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I'm tasked with writing an application that acts as a central storage point for files (usually document formats) as provided by other applications. It also needs to take commands like "file 395 needs a copy in X format", at which point some work is offloaded to a 3rd party application. I'm having trouble coming up with a strategy for this.

I'd like to keep the design as simple as possible, so I'd like to avoid big extra frameworks or techniques like threads for as long as it makes sense.

The clients are expected to be web applications (for example, one is a django application that receives files from our customers; the others are not yet implemented). The platform it will be running on is likely going to be Python on Linux, unless I have a strong argument to use something else.

In the beginning I thought I could fit the information I wanted to communicate in the filenames, and let my application parse the filename to figure out what it needed to do, but this is proving too inflexible with the amount of information I'm realizing I need to make available.

Another idea is to pair FTP with a database used as a communication medium (client uploads a file and updates the database with a command as a row in a table) but I don't like this idea because adding commands (a known change) looks like it will require adding code as well as changing database schemas. It will also muddy up the interface my clients will have to use.

I looked into Pyro to let applications communicate more directly but I don't like the idea of running an extra nameserver for this one purpose. I also don't see a good way to do file transfer within this framework.

What I'm looking for is techniques and/or technologies applicable to my problem. At the simplest level, I need the ability to accept files and messages with them.

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Isn't that what webDAV already does? – S.Lott Jun 16 '10 at 21:13
up vote 0 down vote accepted

You should be able to implement this in a fairly RESTful way with HTTP PUT and GET operations. This would be very useful for several reasons:

  • Able to link to the storage directly from internal websites
  • Easy testing
  • Lots of libraries available to help you implement this
  • No need to worry about what platform the client application uses

I would suggest implementing it so that getting a file in a specific format is as simple as navigating to:

Within the server of course I would use a database of documents, file formats and cached versions of already converted files. I would invoke the third party translators on demand, i.e. when a request comes in for a document in a specific format and the document is not already in the cache.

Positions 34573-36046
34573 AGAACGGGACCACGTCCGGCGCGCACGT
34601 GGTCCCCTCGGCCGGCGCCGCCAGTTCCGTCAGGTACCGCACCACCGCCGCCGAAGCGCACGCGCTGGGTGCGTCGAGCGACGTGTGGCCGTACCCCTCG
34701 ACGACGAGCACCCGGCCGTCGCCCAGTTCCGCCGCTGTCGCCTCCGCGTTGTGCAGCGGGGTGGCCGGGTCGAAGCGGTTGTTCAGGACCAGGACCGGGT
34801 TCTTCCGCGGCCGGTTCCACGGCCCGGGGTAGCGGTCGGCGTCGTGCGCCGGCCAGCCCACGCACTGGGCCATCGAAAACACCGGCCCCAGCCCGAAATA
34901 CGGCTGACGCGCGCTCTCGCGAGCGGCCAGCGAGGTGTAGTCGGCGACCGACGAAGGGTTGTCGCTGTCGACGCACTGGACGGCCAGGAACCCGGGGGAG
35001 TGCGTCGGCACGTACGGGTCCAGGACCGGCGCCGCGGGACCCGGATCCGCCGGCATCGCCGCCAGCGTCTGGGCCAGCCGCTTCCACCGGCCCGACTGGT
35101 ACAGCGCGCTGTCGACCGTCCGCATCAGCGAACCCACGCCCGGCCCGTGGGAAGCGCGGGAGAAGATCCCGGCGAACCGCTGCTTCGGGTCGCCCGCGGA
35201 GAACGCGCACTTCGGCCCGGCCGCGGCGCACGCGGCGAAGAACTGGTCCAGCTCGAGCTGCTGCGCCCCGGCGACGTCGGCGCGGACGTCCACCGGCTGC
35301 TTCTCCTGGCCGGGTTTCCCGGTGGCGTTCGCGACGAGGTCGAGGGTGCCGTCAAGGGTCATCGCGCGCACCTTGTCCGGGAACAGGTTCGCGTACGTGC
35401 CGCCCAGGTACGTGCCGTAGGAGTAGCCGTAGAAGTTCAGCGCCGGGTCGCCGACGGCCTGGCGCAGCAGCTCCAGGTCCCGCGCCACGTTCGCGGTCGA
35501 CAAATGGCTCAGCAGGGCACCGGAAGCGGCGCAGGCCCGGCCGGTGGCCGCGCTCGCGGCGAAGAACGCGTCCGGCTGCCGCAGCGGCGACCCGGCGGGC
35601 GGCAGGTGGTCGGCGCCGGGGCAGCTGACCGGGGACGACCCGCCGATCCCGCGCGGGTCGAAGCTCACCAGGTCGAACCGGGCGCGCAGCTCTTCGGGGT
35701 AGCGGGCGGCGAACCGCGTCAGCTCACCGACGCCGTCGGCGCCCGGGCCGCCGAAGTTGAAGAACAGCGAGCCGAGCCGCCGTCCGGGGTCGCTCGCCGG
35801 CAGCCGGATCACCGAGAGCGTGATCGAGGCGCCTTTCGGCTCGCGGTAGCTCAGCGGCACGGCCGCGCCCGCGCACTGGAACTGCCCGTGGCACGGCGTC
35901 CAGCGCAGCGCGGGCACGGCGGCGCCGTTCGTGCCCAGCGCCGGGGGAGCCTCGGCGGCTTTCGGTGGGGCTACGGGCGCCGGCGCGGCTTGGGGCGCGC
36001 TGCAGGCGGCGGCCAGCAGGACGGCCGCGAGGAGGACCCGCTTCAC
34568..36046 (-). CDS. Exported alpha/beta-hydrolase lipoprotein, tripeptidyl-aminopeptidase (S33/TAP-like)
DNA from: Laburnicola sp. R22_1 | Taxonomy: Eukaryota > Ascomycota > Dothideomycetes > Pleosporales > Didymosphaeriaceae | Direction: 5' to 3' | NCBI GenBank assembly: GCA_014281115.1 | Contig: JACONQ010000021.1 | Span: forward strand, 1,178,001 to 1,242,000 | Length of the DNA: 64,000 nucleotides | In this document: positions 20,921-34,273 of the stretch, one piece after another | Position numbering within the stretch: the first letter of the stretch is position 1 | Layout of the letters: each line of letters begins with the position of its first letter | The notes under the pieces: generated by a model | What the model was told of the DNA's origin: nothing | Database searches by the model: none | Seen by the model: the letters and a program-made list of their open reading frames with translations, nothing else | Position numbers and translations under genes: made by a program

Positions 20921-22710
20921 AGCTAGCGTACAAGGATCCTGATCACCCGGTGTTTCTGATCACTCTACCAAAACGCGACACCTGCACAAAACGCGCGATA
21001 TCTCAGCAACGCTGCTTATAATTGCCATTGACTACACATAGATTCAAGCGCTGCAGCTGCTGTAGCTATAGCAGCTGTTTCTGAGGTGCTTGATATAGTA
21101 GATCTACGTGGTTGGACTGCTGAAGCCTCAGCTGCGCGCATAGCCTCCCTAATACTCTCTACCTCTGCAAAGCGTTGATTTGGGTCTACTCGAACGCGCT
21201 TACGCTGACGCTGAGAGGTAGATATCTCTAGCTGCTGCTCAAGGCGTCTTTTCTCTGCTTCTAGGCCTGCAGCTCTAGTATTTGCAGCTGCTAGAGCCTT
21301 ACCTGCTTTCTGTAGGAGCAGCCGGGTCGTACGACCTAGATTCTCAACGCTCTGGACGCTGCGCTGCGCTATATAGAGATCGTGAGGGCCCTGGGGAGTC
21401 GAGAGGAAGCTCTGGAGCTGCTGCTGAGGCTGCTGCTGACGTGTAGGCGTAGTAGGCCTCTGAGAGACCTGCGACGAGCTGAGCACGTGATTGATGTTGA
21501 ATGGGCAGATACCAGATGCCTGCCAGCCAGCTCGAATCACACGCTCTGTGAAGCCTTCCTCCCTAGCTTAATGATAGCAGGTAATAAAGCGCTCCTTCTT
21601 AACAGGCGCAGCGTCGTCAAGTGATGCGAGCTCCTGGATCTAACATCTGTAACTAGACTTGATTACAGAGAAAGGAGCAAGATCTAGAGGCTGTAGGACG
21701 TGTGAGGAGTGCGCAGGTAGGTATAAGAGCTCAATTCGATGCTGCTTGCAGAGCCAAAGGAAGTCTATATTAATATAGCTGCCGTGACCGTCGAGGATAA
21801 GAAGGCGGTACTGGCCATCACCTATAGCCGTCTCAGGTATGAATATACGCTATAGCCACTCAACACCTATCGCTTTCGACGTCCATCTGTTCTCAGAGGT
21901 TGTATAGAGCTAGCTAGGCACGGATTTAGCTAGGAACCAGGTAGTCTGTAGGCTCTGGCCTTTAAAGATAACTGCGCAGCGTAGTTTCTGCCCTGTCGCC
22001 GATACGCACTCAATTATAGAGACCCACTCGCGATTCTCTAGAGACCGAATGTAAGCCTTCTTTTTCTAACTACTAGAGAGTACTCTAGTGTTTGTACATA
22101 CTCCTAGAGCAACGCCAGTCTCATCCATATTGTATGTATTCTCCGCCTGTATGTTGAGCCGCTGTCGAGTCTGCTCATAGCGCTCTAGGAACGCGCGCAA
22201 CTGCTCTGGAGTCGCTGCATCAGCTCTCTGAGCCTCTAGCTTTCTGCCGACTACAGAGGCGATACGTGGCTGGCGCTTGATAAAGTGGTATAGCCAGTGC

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this is all fine and good, but honestly its the most obvious part, even trivial compared to the hard part, the hard part is the rules engine that actually does the orchestration of making all those REST calls. – Jarrod Roberson Jun 16 '10 at 21:34
I looked more into this solution and it seems to make the most sense. With regard to @fuzzy lollipop's suggestion, a rules engine seems a little too beefy for our needs at this time (although I can't conclusively rule it out as a future project). – phasetwenty Jun 17 '10 at 14:54
You can do both and use a rules engine inside the server to implement your business rules. I probably wouldn't bother with a rules engine though unless your rules a) are complex b) are subject to change and c) require management of long-lived processes. – mikera Jun 17 '10 at 15:30
the lesson to remember is when you start writing your own code and realize you are writing a rules engine, STOP and use an existing one. – Jarrod Roberson Jun 17 '10 at 16:02

What you need to research is a BPEL Rules engine. Here is a list of open source rules engines written in Java. There are alternatives in other languages as well, even Python. This is definitely not something you want to tackle re-inventing yourself. This problem domain gets very complicated very quickly, any "simple" solution will be naive about scalability and performance and will just get thrown out sooner than later.

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+1 for something i've never heard of. This is instantly usable though. Thanks. – chiggsy Jun 16 '10 at 21:10
most peoples problems are far from unique – Jarrod Roberson Jun 16 '10 at 21:15

Your issues seem to cry out for a RESTful web app. As to what framework will let you implement it best, some people do like Django even for that (maybe with django-rest-interface), others prefer lighter-weight frameworks for this purpose -- see some discussion on this SO question. Another possible framework not mentioned there is RIP -- doesn't appear to be currently maintained, unfortunately (indeed, its link to its SVN repository is dangling), but may be worth downloading the sources from pypi, having a look, maybe adapting it.

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